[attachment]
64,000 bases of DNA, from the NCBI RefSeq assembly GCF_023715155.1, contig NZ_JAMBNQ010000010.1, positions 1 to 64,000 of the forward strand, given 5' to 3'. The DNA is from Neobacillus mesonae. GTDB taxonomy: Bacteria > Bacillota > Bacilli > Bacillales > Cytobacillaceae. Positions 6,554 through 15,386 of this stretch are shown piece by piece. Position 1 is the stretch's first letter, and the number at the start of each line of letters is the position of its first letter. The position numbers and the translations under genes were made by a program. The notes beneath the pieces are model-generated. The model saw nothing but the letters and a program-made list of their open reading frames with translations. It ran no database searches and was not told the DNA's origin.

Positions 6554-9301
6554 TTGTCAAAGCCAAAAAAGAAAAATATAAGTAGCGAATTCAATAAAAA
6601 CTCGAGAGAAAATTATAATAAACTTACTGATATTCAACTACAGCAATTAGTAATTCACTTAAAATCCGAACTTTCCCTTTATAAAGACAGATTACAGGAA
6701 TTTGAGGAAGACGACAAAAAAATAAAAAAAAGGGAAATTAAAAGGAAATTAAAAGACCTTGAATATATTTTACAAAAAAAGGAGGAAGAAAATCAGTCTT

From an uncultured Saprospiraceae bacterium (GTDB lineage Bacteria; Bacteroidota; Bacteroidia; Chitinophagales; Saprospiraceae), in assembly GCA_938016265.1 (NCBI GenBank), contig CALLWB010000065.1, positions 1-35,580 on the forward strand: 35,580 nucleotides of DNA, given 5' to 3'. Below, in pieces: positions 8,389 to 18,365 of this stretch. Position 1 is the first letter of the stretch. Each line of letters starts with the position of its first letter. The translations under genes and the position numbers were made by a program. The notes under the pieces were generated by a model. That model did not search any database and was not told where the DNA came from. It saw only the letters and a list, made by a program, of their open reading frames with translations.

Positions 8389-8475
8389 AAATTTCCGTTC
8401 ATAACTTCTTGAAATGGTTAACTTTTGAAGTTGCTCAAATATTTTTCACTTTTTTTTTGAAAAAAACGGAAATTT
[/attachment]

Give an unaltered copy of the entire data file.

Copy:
64,000 bases of DNA, from the NCBI RefSeq assembly GCF_023715155.1, contig NZ_JAMBNQ010000010.1, positions 1 to 64,000 of the forward strand, given 5' to 3'. The DNA is from Neobacillus mesonae. GTDB taxonomy: Bacteria > Bacillota > Bacilli > Bacillales > Cytobacillaceae. Positions 6,554 through 15,386 of this stretch are shown piece by piece. Position 1 is the stretch's first letter, and the number at the start of each line of letters is the position of its first letter. The position numbers and the translations under genes were made by a program. The notes beneath the pieces are model-generated. The model saw nothing but the letters and a program-made list of their open reading frames with translations. It ran no database searches and was not told the DNA's origin.

Positions 6554-9301
6554 TTGTCAAAGCCAAAAAAGAAAAATATAAGTAGCGAATTCAATAAAAA
6601 CTCGAGAGAAAATTATAATAAACTTACTGATATTCAACTACAGCAATTAGTAATTCACTTAAAATCCGAACTTTCCCTTTATAAAGACAGATTACAGGAA
6701 TTTGAGGAAGACGACAAAAAAATAAAAAAAAGGGAAATTAAAAGGAAATTAAAAGACCTTGAATATATTTTACAAAAAAAGGAGGAAGAAAATCAGTCTT

From an uncultured Saprospiraceae bacterium (GTDB lineage Bacteria; Bacteroidota; Bacteroidia; Chitinophagales; Saprospiraceae), in assembly GCA_938016265.1 (NCBI GenBank), contig CALLWB010000065.1, positions 1-35,580 on the forward strand: 35,580 nucleotides of DNA, given 5' to 3'. Below, in pieces: positions 8,389 to 18,365 of this stretch. Position 1 is the first letter of the stretch. Each line of letters starts with the position of its first letter. The translations under genes and the position numbers were made by a program. The notes under the pieces were generated by a model. That model did not search any database and was not told where the DNA came from. It saw only the letters and a list, made by a program, of their open reading frames with translations.

Positions 8389-8475
8389 AAATTTCCGTTC
8401 ATAACTTCTTGAAATGGTTAACTTTTGAAGTTGCTCAAATATTTTTCACTTTTTTTTTGAAAAAAACGGAAATTT